The Detroit Three zealously defend the pickup truck turf. Big pickups make up almost 30 percent of Ford's U.S. sales and nearly a quarter of GM's. With high price tags and lots of features, companies make $5,000 to $10,000 per truck, says Jeff Schuster, senior vice president of forecasting for LMC Automotive, an industry consulting firm.
Detroit is using that cash to develop new cars and — it hopes — win back customers it's been losing to the Japanese for 30 years.
Even Nissan, a distant fifth-place finisher in the big pickup race, has plans for a reworked Titan. Nissan sold just 22,000 Titans last year, slightly over 1 percent of the market. But the truck still makes money, says Pierre Loing, vice president for product planning. The market is big and has relatively few competitors, so there's opportunity, he said.
"If you manage to grab a small segment share, you quickly get some big numbers," Loing said.
Buyers who waited for years to replace trucks are rewarding themselves by loading them with options, and Toyota intends to take advantage of that, says Bob Carter, a Toyota senior vice president in the U.S. The company added two premium lines, including the "1794 Edition," named for the San Antonio ranch— founded in 1794 — where the Tundra plant is located. The 1794 has fancy saddle-like leather seats that are heated and cooled.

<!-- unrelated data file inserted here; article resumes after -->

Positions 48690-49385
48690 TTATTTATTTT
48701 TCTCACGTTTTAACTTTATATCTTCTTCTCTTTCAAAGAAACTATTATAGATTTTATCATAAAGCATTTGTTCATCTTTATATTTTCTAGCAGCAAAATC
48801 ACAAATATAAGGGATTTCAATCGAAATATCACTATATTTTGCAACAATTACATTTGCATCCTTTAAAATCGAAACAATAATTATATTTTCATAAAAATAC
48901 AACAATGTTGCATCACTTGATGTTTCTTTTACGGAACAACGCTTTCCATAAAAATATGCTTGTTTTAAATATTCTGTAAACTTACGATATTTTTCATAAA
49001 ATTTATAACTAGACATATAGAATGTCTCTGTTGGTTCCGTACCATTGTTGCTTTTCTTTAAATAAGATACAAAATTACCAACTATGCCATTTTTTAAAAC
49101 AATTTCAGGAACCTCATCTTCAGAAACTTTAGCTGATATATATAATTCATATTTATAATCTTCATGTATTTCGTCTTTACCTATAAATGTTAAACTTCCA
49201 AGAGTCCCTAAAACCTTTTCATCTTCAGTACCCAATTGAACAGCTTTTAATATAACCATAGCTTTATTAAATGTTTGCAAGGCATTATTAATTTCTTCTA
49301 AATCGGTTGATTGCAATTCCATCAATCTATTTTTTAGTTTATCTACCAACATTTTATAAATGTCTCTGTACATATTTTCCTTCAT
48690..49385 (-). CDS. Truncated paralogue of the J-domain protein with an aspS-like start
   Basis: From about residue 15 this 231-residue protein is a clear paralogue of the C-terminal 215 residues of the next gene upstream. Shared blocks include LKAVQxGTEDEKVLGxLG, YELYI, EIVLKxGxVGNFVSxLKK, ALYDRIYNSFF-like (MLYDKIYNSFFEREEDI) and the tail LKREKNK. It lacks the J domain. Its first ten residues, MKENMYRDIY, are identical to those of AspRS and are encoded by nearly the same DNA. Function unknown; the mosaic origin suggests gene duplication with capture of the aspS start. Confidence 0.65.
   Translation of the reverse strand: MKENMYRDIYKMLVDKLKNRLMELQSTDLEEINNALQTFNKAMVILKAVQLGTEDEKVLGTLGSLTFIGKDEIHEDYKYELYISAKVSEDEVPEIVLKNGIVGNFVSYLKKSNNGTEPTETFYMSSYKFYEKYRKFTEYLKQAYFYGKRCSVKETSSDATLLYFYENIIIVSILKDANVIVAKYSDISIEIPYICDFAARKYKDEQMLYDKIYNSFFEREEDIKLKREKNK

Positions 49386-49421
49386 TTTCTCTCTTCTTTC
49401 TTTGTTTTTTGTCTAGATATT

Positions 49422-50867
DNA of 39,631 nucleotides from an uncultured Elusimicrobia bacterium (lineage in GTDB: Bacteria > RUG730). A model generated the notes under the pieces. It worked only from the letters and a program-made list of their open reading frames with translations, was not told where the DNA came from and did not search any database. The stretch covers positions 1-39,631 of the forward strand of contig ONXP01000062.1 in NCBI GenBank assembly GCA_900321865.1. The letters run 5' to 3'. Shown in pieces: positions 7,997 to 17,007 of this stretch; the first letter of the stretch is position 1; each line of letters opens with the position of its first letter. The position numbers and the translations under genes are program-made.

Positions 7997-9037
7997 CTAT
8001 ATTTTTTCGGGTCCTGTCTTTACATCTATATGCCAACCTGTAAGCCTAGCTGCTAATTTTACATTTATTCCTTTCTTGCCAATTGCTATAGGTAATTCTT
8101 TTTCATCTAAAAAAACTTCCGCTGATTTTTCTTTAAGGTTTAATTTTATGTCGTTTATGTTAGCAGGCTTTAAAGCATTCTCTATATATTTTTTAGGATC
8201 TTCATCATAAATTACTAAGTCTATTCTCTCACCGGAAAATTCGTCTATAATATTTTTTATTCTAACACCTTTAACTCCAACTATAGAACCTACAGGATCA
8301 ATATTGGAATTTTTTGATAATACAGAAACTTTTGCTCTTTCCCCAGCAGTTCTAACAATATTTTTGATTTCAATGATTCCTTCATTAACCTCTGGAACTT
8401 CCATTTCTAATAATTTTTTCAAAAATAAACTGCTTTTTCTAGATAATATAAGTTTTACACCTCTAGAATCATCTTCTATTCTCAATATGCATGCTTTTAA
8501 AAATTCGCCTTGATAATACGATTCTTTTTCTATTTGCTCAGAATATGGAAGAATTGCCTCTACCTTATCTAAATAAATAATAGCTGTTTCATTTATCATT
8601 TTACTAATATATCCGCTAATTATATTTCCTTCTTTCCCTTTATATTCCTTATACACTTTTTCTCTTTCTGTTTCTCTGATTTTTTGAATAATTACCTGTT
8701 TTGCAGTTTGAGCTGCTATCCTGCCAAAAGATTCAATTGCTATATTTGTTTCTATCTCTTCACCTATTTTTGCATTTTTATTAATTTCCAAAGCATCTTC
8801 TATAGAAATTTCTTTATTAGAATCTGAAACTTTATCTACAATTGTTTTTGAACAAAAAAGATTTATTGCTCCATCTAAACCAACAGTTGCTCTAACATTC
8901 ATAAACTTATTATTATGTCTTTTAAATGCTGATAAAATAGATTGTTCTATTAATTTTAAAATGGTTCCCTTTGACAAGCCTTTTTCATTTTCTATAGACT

Sales of large pickups rise and fall with the economy. In 1980, big pickups accounted for 10 percent of all U.S. sales, then tapered off in the ensuing recession, according to Ward's AutoInfoBank. Sales peaked at 15 percent of the U.S. market in 2004, when gas was cheap. But they fell again in the latest recession, and ended 2012 at 11 percent of the market.
Last year the market surged to 1.6 million, and Carter expects it to rise to around 1.8 million in the coming years as the housing industry recovers and small businesses replace older trucks. The average pickup on U.S. roads is just over 11 years old. Pickup sales rose almost 25 percent in January.
But Schuster says Toyota still won't be able to take sales from GM, Ford and Chrysler.
"They'll be part of the recovery," he says. "I don't see them capturing any share from the Detroit guys."
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